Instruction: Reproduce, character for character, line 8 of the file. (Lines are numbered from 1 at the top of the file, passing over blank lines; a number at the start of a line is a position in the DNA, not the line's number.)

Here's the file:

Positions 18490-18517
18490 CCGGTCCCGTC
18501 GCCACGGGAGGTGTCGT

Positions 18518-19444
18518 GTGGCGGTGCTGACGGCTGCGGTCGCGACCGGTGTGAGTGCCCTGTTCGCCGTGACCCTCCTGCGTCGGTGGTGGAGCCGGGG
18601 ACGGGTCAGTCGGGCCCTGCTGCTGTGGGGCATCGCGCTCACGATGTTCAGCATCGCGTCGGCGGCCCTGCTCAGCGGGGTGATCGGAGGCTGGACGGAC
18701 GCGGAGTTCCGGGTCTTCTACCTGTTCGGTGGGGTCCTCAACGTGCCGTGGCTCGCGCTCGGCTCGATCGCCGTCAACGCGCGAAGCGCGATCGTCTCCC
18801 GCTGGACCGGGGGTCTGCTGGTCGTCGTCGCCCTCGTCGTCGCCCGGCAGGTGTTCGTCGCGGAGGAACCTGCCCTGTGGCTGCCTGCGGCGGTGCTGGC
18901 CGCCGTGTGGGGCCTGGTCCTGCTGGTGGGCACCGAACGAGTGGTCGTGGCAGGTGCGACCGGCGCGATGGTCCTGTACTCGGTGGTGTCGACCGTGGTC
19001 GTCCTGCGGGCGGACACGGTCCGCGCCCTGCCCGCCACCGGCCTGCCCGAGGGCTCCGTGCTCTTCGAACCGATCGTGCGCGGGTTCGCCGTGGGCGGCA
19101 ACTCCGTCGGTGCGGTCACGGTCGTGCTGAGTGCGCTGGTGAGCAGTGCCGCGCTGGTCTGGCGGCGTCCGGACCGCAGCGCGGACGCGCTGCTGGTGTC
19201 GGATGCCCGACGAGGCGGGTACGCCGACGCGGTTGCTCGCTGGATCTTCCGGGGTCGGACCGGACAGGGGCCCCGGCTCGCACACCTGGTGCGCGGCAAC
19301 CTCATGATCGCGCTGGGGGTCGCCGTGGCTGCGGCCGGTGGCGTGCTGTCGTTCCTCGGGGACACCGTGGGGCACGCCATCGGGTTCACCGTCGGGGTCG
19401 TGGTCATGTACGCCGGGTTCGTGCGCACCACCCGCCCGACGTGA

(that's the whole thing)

18801 GCTGGACCGGGGGTCTGCTGGTCGTCGTCGCCCTCGTCGTCGCCCGGCAGGTGTTCGTCGCGGAGGAACCTGCCCTGTGGCTGCCTGCGGCGGTGCTGGC